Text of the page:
AI finds possible gravitational lens points

When a galaxy is hidden behind another galaxy, we can sometimes see the hidden one around the front system. This phenomenon is called a gravitational lens, because it emerges from Einstein’s general relativity theory which says that mass can bend light. Astronomers search for gravitational lenses because they help in the research of dark matter. AI has been trained to find possible gravitational lenses from vast databases of telescopic images. They found 761 possible candidates and those were doubled checked by human experts to reduce it to 56 reliable candidates. They are very confident of getting to 100 confirmed galaxy lens from a full search of the Kilo Degree Survey and might optimistically reach 2400 galaxy lens.

Monthly Notices of the Royal Astronomical Society – Finding strong gravitational lenses in the Kilo Degree Survey with Convolutional Neural Networks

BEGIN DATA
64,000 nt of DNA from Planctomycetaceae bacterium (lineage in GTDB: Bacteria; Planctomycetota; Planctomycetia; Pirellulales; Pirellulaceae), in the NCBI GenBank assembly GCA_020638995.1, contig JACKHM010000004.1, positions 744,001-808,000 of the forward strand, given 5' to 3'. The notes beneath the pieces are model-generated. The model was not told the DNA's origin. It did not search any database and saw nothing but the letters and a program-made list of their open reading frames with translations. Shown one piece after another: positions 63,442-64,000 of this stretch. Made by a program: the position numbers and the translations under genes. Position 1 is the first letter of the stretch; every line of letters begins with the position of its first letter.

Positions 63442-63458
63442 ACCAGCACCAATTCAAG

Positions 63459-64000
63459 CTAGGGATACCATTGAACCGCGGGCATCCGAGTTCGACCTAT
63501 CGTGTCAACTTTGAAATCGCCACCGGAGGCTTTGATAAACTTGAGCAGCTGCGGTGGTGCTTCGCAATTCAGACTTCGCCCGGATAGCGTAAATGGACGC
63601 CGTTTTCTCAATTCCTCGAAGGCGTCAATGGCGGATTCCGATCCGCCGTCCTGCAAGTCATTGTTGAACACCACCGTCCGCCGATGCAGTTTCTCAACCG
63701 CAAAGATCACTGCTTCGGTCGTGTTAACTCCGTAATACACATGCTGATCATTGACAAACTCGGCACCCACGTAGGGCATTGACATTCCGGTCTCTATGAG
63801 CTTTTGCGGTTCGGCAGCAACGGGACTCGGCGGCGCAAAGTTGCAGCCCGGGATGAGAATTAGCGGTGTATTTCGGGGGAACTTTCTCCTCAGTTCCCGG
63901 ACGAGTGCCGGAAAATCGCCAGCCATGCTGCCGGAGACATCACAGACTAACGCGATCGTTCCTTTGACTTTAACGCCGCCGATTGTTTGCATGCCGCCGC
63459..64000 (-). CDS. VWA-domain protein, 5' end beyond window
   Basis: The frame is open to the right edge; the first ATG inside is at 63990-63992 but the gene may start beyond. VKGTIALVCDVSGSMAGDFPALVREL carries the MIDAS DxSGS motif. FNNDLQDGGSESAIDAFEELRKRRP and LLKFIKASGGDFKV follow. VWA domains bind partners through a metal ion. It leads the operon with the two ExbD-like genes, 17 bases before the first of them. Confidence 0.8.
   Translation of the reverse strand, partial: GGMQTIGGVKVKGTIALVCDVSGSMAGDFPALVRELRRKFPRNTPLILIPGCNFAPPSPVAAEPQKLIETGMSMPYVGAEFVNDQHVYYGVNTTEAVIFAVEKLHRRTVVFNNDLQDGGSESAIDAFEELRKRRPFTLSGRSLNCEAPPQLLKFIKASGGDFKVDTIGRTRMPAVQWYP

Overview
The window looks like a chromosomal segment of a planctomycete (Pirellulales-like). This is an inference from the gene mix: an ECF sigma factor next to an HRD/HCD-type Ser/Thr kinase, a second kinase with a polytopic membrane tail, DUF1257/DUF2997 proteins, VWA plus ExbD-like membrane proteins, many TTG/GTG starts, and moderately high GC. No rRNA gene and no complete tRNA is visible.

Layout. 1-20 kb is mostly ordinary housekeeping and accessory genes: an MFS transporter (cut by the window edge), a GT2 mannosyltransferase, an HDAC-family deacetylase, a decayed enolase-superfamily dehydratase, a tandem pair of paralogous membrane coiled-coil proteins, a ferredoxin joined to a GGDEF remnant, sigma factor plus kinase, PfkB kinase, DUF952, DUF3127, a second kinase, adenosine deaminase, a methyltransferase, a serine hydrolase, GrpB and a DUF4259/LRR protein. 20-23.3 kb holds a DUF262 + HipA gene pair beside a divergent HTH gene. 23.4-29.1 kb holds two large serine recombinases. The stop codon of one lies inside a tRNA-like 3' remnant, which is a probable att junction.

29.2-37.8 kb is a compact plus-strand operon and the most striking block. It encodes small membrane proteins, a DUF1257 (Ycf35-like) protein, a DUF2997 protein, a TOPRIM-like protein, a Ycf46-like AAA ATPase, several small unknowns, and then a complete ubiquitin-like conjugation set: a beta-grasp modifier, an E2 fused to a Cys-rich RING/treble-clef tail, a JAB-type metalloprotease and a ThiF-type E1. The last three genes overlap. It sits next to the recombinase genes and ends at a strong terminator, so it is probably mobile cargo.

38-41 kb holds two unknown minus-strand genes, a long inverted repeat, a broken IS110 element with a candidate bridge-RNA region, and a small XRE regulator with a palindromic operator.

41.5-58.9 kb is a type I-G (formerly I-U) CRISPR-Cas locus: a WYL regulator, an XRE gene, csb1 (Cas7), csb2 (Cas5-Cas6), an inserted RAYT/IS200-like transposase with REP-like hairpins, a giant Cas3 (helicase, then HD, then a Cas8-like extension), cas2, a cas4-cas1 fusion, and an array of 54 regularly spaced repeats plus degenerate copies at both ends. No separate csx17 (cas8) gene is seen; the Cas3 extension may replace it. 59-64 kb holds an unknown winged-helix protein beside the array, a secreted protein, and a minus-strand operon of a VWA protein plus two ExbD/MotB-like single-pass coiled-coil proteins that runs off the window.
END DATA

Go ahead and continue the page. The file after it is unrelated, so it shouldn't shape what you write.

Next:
The volume of data that will be produced by new-generation surveys requires automatic classification methods to select and analyse sources. Indeed, this is the case for the search for strong gravitational lenses, where the population of the detectable lensed sources is only a very small fraction of the full source population. We apply for the first time a morphological classification method based on a Convolutional Neural Network (CNN) for recognizing strong gravitational lenses in 255 deg2 of the Kilo Degree Survey (KiDS), one of the current-generation optical wide surveys. The CNN is currently optimized to recognize lenses with Einstein radii ≳1.4 arcsec, about twice the r-band seeing in KiDS. In a sample of 21 789 colour–magnitude selected luminous red galaxies (LRGs), of which three are known lenses, the CNN retrieves 761 strong-lens candidates and correctly classifies two out of three of the known lenses. The misclassified lens has an Einstein radius below the range on which the algorithm is trained. We down-select the most reliable 56 candidates by a joint visual inspection. This final sample is presented and discussed. A conservative estimate based on our results shows that with our proposed method it should be possible to find ∼100 massive LRG-galaxy lenses at z ≲ 0.4 in KiDS when completed. In the most optimistic scenario, this number can grow considerably (to maximally ∼2400 lenses), when widening the color–magnitude selection and training the CNN to recognize smaller image-separation lens systems.